"Stern9 found an association between conversion symptoms and right hemisphere because of the fact symptoms are more frequent on left side limbs. Furthermore, it was reported some neurophysiological abnormalities10-12 and neuropsychological findings13 in patients with hysterical conversion. We previously performed a morphometric MRI study to compare regional brain volumes in ten women with conversion disorder (CD) and same number of healthy comparison subjects and found the patients with CD had significantly smaller mean volumes of the left caudate nucleus, lentiform nucleus and right caudate nucleus, lentiform nucleus and thalamus compared to healthy controls.14 "
[Show abstract][Hide abstract] ABSTRACT: Despite of the suggested physiological relationship between somatoform disorder and disturbances in HPA axis function no volumetric study of pituitary volumes in somatization disorder has been carried out. Therefore, we aimed to use structural MRI to evaluate the pituitary volumes of the patients with somatization disorder.
Eighteen female patients with somatization disorder according to DSM-IV and same number of healthy controls were included into the study. All subjects were scanned using a 1.5-T General Electric (GE; Milwaukee, USA) scanner. Pituitary volume measurements were determined by using manuallly tracings according to standard antomical atlases.
It was found significantly smaller pituitary volumes of the whole group of somatization patients compared to healthy (t=-3.604, p=0.001). ANCOVA predicting pituitary volumes demonstrated a significant main effect of diagnostic group (F=13.530, p<0.001) but TBV (F=1.924, p>0.05) or age (F=1.159, p>0.05). It was determined that there was no significant correlation between smaller pituitary volumes and the duration of illness (r=0.16, p>0.05) in the patient group.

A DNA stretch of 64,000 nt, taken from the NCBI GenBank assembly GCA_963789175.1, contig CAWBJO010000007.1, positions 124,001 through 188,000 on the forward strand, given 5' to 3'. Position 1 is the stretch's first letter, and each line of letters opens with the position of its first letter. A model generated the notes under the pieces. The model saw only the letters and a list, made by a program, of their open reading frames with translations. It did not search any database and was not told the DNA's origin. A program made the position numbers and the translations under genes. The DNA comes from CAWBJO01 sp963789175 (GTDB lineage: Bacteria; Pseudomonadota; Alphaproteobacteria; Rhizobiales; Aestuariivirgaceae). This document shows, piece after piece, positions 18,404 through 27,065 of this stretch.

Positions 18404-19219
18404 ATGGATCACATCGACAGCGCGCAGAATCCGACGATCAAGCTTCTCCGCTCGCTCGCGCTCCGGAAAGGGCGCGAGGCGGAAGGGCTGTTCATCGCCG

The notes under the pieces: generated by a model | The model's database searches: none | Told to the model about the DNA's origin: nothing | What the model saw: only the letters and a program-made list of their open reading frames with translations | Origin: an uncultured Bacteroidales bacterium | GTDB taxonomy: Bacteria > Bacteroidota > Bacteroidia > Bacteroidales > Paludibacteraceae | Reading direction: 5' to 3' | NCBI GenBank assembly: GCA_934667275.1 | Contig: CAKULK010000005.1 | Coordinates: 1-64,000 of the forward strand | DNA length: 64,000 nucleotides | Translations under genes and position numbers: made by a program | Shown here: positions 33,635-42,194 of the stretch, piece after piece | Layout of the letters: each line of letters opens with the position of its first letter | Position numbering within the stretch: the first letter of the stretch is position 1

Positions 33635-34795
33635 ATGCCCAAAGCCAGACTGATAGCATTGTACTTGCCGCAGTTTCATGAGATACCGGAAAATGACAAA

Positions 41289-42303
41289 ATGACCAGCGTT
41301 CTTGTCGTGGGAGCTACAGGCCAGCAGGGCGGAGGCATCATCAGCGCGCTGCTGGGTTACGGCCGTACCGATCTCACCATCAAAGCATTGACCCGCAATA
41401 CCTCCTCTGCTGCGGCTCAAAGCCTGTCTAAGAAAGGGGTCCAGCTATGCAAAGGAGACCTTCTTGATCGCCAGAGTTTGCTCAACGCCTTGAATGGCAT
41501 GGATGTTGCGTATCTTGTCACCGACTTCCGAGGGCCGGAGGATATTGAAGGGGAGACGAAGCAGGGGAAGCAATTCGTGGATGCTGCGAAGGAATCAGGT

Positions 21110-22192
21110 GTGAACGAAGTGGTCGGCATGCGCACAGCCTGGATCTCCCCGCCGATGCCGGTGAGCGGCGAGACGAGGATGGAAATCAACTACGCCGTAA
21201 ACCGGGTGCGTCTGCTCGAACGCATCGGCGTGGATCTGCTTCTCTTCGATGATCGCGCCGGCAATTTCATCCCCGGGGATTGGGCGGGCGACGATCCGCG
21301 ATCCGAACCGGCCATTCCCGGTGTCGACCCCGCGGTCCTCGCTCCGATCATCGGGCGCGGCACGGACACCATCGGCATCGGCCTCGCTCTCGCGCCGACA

In conclusion, we suggest that the patients with somatization disorder might have significantly smaller pituitary volumes compared to healthy control subjects.
"Also, it may provide unique insights into mechanisms that subserve normal conscious experience of sensation and volition. A variety of neuropsychological findings (Flor-Henry et al., 1981) and neurophysiological abnormalities (Tiihonen et al., 1995; Lorenz et al., 1998; Spence et al., 2000) have been reported in patients with hysterical conversion. However , many of these studies included only a few or single patients, and provided relatively conflicting or inconclusive results overall. "
[Show abstract][Hide abstract] ABSTRACT: Preliminary evidence revealed a decrease of regional cerebral blood flow in the thalamus and basal ganglia contralateral to the deficit and suggested that hysterical conversion deficits might entail a functional disorder in striatothalamocortical circuits. However, there is no systematic structural magnetic resonance imaging (MRI) study in the literature in patients with conversion disorder (CD). Therefore, we aimed to perform structural MRI to evaluate the brain regions of interest in first applying patients with CD. Morphometric MRI was used to compare regional brain volumes in ten women with CD and same number of healthy comparison subjects. Intracranial volume (ICV), whole brain volume, gray and white matter volumes did not differ between the patient and control groups. Patients with CD had significantly smaller mean volumes of the left caudate nucleus, lentiform nucleus (p<0.01 for caudate nucleus and p<0.05 for lentiform nucleus) and right caudate nucleus and lentiform nucleus (p<0.05 for both structures). In patients, the right thalamus was significantly smaller, and the left thalamus rendered to be smaller compared to healthy controls. Age at onset showed a significant relation with left caudate, and a near-significant trend with right thalamus volumes. In conclusion, our findings suggest that patients with CD have significantly smaller mean volumes of the left and right basal ganglia and smaller right thalamus, with a trend toward to smaller left thalamus compared to healthy controls and that these findings provide novel constraints for a modern psychobiological theory of hysteria.
Progress in Neuro-Psychopharmacology and Biological Psychiatry 06/2006; 30(4):708-13. DOI:10.1016/j.pnpbp.2006.01.011 · 3.69 Impact Factor